Hi, my name is Jason Dudash. I'm a chief architect at Red Hat, and I focus on modern application development and cloud technologies. Today I'm going to talk about the introduction to service mesh, and I'm going to focus on the, the how, the what, the why of service mesh. And I apologize in advance. This is going to be a little bit of a fire hose. I've got a lot of information I want to get through in kind of a short amount of time to do the talk. So I'll also, at the end, be demonstrating a lot of the key concepts that I talk about in the beginning slides. So really to set the stage, what we're talking about here is in the context of distributed computing, distributed systems at the most basic level, and distributed systems are great. There's a lot of capability that you can get from distributing your software across multiple geographies, across multiple systems, and you can meet all these non functional requirements, right? Those things that systems engineers like to call the illities, the scalability, the supportability, the reliability. And so this isn't a new concept, right? So distributed systems have been around since ethernet was invented, like in the late 70s, but it's just now become more ubiquitous and we see things happening at much larger scales than ever before. Distributing your software across multiple systems is really advantageous, but it also brings a lot of challenges, and those challenges are inherent to distributing software capability across networks. And so there were these things that were identified 25 plus years ago, known as the fallacies of distributed computing, and it impacts the way that we develop, deploy and manage our software systems. So things that novice developers don't think about, maybe experienced developers are writing some additional code to deal with the challenges you're facing. But for the most part, people aren't thinking about the reliability of the network, the latency that you're going to expect to experience in production, the bandwidth that you'll have, and even like, security concerns are often overlooked. And so those sorts of challenges have existed for a long time, but they're even worse, and they're even more impactful today because we're trending towards moving out of our data centers into cloud environments and we're transitioning monolithic systems into microservice architectures. And those microservice architectures bring us all this extra agility, but it also means that we're distributing things at a much larger scale than ever before. And so all these independently scalable, single purpose services that compose your overall application means lots and lots of little network connections back and forth and chains of network connections between all these services. And so you've probably seen this before. If you've been building microservice architectures, I've definitely seen it in my systems and customer systems that I work with. But once you start building these things, everything looks good. In development, everything actually looks good. A lot of cases in test, you fix a lot of bugs in QA and you're like, cool, let's ship this thing. Everything's good to go. But once you get into production, things become less predictable. And especially over time and under production level loads, things really don't perform the way you expected them to perform. And scaling up isn't like the solution that fixes a lot of the problems you have. In fact, when we fix problems, we do that with some workarounds. You might be thinking, hey, I know there's a lot of companies that are successful if you haven't done microservices already, there's a lot of companies that are doing it and they're very successful. And you're right, because they've found ways to work around and deal with those types of challenge. So historically, what we've seen is those challenges are addressed by boilerplate code and third party libraries. Netflix is probably best well known for creating some of these things, the eureka and zool. These frameworks get bundled into every microservice and provide solutions to deal with the things we're talking. But, but that's not really ideal. It can kind of reduce agility. And we're talking about adding extra work to developers plates to incorporate, load these libraries in and actually manage these dependency chains. Right? So imagine how much more challenges that gets if you're not only developing Java based microservices, but you're also using go and you're also using node js. And now you've got this problem. It's kind of replicated across the different tools and the different programming languages that you need to support. And so what we're talking about here today is a common approach to deal with those challenges by moving the responsibility to the platform and so you can address it at the infrastructure layer so developers don't have to reinvent the wheel for each new service that they're developing. And so that lets us apply policy consistently, also across an entire application, across an entire series, instead of microservices. So I think a really good analogy that helps explain what a service mesh does is with roads and traffic control. If your company or your organization is a city, then the red hat connect people's homes and businesses and places of work, those are the networks, right? And so if you live in a really small town, you have just a few roads, you might not need a whole lot of traffic control, but once you get to a city of a certain size, you're probably now in a position where you can't trust everyone to obey the speed limit and do the right thing, or even that they'll do something the same way as each other if there's no traffic signs and there's no guidance for them to do those things. So what do we do in a city? We put in place traffic control. We have police officers, we have speed limit signs, we have bike lanes, we have stoplights and walk signs and don't walk signs. And we control what's going on in that city. And the same thing should be true of organizations that are deploying microservice based applications across Kubernetes environments. So you need to be able to assert control over how traffic moves between those services. And the service mesh is the control plane for asserting that control. Right? So you could probably take the analogy even further if you wanted to, and talk about how observability is important because cities also have traffic cameras. And if you can see what's going on in traffic, you can identify bottlenecks in the system and you can audit and figure out how to improve those things. Again, service mesh has observability capabilities as well, and we'll get into that when I get into the demo. But under the hood it's pretty straightforward. I'm going to give a high chief architecting overview of the service mesh. It starts with a Kubernetes cluster like Openshift. And so your service mesh is part of that platform. And there are two big concepts of a data plane and a control plane, and I'll explain both of those. So the data plane is essentially this mediation layer that controls all the network communication between the microservices. That's its role in life, and it does that transparently. And one of the really cool things about this is how it works is that the mesh deploys a sidecar container, which is a Kubernetes architecture pattern that is colocated with your application. And so your applications are in this data plane. They're all talking to each other, but they're doing that through this sidecar proxy called envoy. That's the open source project. It's a really fast and dynamically configurable proxy. There's an API it provides so that you don't have to reload things. It just concepts, new configurations. And so we are able to program these envoy sidecars to do all the policy enforcement that we've identified, and we define that policy in a control plane layer. So your policy is part of this control plane. And the reason this is really really important is because imagine you have hundreds of microservices and hundreds of proxies. You wouldn't want to programmatically have to configure each of one of those individually. The control plane lets you define your policy and it applies it across all of your proxies for you. And so the separation of the control and the data planes lets you make changes to your mesh without having to change any of your application source code. And honestly that's like really probably the most cool part about all this, is that it's truly dynamic and you're solving your challenges without having to write new code, without having to rebuild your services. And once your services are part of the mesh, you don't even have to redeploy containerized into kubernetes to apply policy changes. So with that introduction, that firehose of information, let's take a look at it in action and see how some of this stuff works. Okay, let's dig into some observability capabilities of the mesh. I've got a simple microservices application here with a single sign on and a user interface and a profile service and a couple of databases. And altogether those microservices make up this web application. So it lets you create boards and add little items to boards. So I can come over here and I can say storing something to share red hat to the list. And in this particular example I've introduced some problems so that we can explore the observability features in action. So there's three main observability tools that I want to showcase. The first one is called Kiali, and it's like the main dashboard for the service mesh. So I can come into this graph view here in Kiali and I can see everything that's happening. I can see the ingress into my mesh, I can see the services that are running and what workloads are behind them. And so you see the user interface called App UI running the latest version of its container aboard service, which provides an API to edit and store data into a database that's MongoDB. And then our user profile service that actually has two different versions backing it, version one and version two. And so I can also see that same information in this applications view and I can click on this app UI, it gives me the little graph overview, but I can click on traffic, I can see all the inbound sources of data and the outbound destinations. I can see the protocol types and some metrics and their success rates on all these things. So right now I'm running a couple of for loops to just ping, simulate some user load here. And there's some problems with this load and so we're going to dig into that. So over here in the Grafana dashboard, I've opened up the service viewpoint and it shows me data and metrics about what's happening with my services. Right now I've got this user profile service selected. I could select one of the other services if I wanted to see data on that. But if I scroll down and see what's going on, I can right away see that these graphs show me incoming requests are getting satisfied very slowly in some cases. And we're seeing 20 seconds for this user profile, two service to respond, and only three to five milliseconds for version one. So that's a problem. And I can see that same information via trace bands in this distributed tracing dashboard. So if I select the services for the user interface and the operation call to the profile and I click find traces, we'll see these drastically different bubbles taking a lot longer in these calls than these calls down at the bottom. And this tracing tool comes in really handy when you've got microservice chains that are like long calls that provide a return path to display some information on a GUI or something like that. And when things go wrong, it lets you dig down into the details and see exactly where the problem is. In this case, the problem is at the end of the chain. So it just looks like the bars are full. But if something happened in the middle, it would be really obvious and visualized very nicely to see that. But yeah, you can get a lot of information from this trace span, all the HTTP header information. And you can see again like we saw in Grafana, that this user profile two is causing us these long delays. And that looks like this on the app. If I click profile it's like oh man, it's chugging along, but nothing's happening. It's just ticking, ticking and ticking, and then finally it comes up. So those observability pieces have told us something's going wrong. So what we're going to do to fix that is we're going to go run some commands to apply some policy. So the first thing I'm going to do is create some destination rules and virtual services and I can see by using Openshift or kubectl type commands to see what those things are. And I can see I've got destination rules, and I've got virtual services now. And if I want to go and look at what that looks like in Kali now, things are a little bit different now that we're in Kali, I can go to this istio config and I can see all those different configuration items that we created. We'll notice that there's actually pretty nice capability where if you've got problems in this case, I've got an intentional problem in a destination rule. It's going to give you this error that tells you something's not right. But let's go back over and show you how we can apply some policy. We're going to change a destination to say, hey, we saw that we have this virtual service in Kiali that was, if you remember, splitting traffic between version one and version two. And we can see that by doing that. And if I want to flip, which I just applied. Oops, sorry. I can apply this configuration to flip all that traffic back from version two, which was giving us problems, to version one of our services. And I'm already throwing all this load in, so it should happen pretty immediately. And we should see that when I go to the profile now, it should just work. And I'm not getting those long delay problems right. So that works here. And I'm going to go to Kiali. We'll see that traffic has shifted over the last minute or so, and it'll eventually get up to 100%. So right away you can see how quickly you can fix a problem with routing by just changing the dynamic rules behind the scenes. So another thing I could do is deploy a third version of this service, and let's do that right now. I'm going to add a v three. So let's say we fixed that problem in v two. We want to go now ahead and patch that, what we had. So we'll run a command to create the user profile, v three. We'll take a check here and make sure it comes up and runs. It's almost there. It's trying to find itself a stable state. Cool. It looks like it's running. That's good. Now what we want to do is route traffic to it. But instead of making the same mistake we made last time, let's do a canary deployment, which is an advanced deployments technique to put just some of the traffic, but there. So we'll say, like, let's put 90% of the traffic still going to go to the one we know that works, but 10% will start shifting over to this newer service. And let's curl some. Actually, I'm already curling it, so it's getting traffic already. So now if I go back over to Kiali, I can see this version three is showed up, and it should start getting traffic pretty quickly now that we've applied that rule. So let's see. Yes, there we go. It's starting to shift up to 10% of that traffic over. And so it's just averaging the last 1 minute of data. So that's why it took a little while to catch up. But the traffic was already starting to show up there as soon as I hit enter on that command in the command line. And so let's go back over our toward. Let's start popping in. That's v three. That's v one. V one. V one. V one. V one. V one. V three. V one. Cool. So loading fast. We fixed that 20 to 32nd delay bug. Everything looks good. So now we could go ahead and shift it to like a 50 50 if we wanted to and see that. And then eventually we would just say, hey, let's put everything over to version three, which would look like that. Another traffic management capability I want to showcase is called circuit breaking. And if we go back to the profile page, we can see that right now I'm balancing traffic between version three of the profile service and version one of the profile service. And you can see there are different colors. And the circuit breaking concept is essentially that similar to a circuit breaker in your house, where if there's going to be a circuit overload, current is going to overload what's going on and create cause problems. Then it interrupts that flow. And in this case, if the network has detected failures that are happening at a certain threshold, we'll trip that circuit, and we'll prevent further calls from being made. We'll eject, essentially, that workload from the serviceable pool. So this looks kind of like this. We'll create a destination rule, and down here, we'll define an outlier section, and we'll say how many consecutive errors, and we'll define some other properties and policy details. And if I start sending load again and I go over to the kiali dashboard, I can see. Give it a second. There we go. So we're getting load, and you can see this 50 50 balance is happening. You can see also that I've created a. It's visualizing that there's a circuit breaker here, has circuit breaker. And if I wreak some havoc over in my cluster and just kick out delete that pod, the version three pod will just destroy it. So where's that going to be? This. So we killed version three. If I flip back over to here, we'll notice that version three will stop working in a second. And you can see here version three started getting errors and now the traffic is being sent back over to version one because that circuit breaker has tripped. Okay, so I flipped over here to the container platform dashboard to showcasing. A lot of things we've been doing are with the command line, but there's also graphical ways to do that. Right now we're looking at the control plane overview for the installed service mesh. And we can see that while we turned on all the observability capability, we didn't turn on security capabilities for the control plane or the data plane. And we want to do that now because we decided that maybe our policy should take into account the need to encrypt all the service to service communication. So if I go over here now, I can kind of visualize and showcase like with a simple little curl command that hey, anybody can jump on, run a container and get the data out of these microservices. So we're not really enforcing a strong identity in a nice secure way. So let's fix that by adding a peer authentication policy. And that's pretty straightforward. It just looks like this, we'll do a create command, and now I need to set some destination rules to tell the rest of the services to communicate using mutual tls. So I'll do that right now. That's going to create the destination rules. And the quick test, if I run that curl command again, we'll see that it failed because it wasn't a known identity, it wasn't a member of the mesh that was able to make these sorts of calls. And if I flip back over to the web console, I could have easily done that in a similar way just by turning the checkboxes on for the whole mesh. So that would be another way to do it. The last thing I want to showcase security wise is just a quick look at some of the additional resources that you can configure beyond just the mutual TLS. You can also have the services verify JSON web tokens for trust, and that would be through a request authentication policy. And in addition to authentication, authorization can be done via authorization policies. And those both look a little bit like that. So with that demo, that's all the things we have taught to demo today. We just scratched the service today so there's a whole lot more information. If you want to get deeper, I recommend you go to developers Red Hat check out the service mesh topic. We've got tutorials and articles and videos you can check out so it's a great resource for you. And if you want to ask me questions, reach out to me directly. Feel free to scan this QR code, it'll take you to my social accounts and also red hat links are below so you can find out more about red Hat. Thank you for watching.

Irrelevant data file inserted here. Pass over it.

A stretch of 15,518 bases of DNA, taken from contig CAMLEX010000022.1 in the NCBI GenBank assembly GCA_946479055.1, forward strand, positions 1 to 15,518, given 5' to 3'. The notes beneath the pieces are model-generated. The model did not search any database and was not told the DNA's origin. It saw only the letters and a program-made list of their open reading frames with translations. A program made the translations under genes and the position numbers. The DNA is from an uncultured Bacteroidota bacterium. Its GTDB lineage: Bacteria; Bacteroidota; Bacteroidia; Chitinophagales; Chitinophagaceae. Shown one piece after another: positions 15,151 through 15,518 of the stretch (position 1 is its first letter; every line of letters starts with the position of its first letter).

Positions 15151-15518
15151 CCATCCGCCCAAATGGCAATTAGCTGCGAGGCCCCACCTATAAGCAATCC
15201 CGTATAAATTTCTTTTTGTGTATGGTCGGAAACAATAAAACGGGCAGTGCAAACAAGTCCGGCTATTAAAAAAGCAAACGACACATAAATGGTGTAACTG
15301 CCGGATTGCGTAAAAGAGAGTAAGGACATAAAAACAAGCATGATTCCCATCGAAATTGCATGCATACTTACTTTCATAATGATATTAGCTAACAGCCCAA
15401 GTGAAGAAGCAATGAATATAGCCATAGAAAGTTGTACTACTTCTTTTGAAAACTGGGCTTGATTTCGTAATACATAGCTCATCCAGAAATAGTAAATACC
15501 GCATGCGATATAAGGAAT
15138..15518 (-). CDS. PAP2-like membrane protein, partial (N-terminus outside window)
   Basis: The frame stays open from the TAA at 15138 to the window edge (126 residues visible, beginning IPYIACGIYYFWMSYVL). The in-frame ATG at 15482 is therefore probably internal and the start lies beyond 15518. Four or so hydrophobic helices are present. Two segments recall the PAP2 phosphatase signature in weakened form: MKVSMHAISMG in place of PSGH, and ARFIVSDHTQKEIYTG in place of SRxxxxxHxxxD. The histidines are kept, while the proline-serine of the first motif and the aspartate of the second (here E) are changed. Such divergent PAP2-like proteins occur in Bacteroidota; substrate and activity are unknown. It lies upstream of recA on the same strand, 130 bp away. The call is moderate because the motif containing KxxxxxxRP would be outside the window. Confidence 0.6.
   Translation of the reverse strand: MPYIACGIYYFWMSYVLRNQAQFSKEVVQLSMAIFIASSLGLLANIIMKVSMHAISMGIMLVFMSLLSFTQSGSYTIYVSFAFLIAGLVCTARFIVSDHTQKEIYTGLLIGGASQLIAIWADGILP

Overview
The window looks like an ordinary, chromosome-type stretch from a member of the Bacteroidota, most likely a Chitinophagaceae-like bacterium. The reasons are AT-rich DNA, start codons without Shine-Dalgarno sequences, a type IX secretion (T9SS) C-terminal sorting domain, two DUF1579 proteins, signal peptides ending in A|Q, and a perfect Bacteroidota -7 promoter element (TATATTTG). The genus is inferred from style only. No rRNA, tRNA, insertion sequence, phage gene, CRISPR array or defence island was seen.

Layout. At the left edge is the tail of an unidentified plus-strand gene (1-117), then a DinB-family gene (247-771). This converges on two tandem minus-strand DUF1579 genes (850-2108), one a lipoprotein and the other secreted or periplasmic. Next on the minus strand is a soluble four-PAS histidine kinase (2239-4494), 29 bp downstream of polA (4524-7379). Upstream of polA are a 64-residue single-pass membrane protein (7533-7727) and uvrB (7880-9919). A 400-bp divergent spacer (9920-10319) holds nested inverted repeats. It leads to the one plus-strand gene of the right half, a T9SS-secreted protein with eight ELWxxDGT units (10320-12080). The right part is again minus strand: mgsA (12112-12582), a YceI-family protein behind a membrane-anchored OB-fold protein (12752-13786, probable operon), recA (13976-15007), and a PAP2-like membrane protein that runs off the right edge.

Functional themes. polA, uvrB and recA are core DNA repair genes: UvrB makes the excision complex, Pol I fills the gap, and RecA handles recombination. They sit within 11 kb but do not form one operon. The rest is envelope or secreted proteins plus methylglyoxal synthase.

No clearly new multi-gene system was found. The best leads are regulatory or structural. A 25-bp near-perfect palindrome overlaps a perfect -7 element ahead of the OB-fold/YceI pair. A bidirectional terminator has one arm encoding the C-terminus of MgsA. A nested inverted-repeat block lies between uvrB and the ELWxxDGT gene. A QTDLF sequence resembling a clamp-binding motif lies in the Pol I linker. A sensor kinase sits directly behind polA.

Jason Dudash

Chief Architect @ Red Hat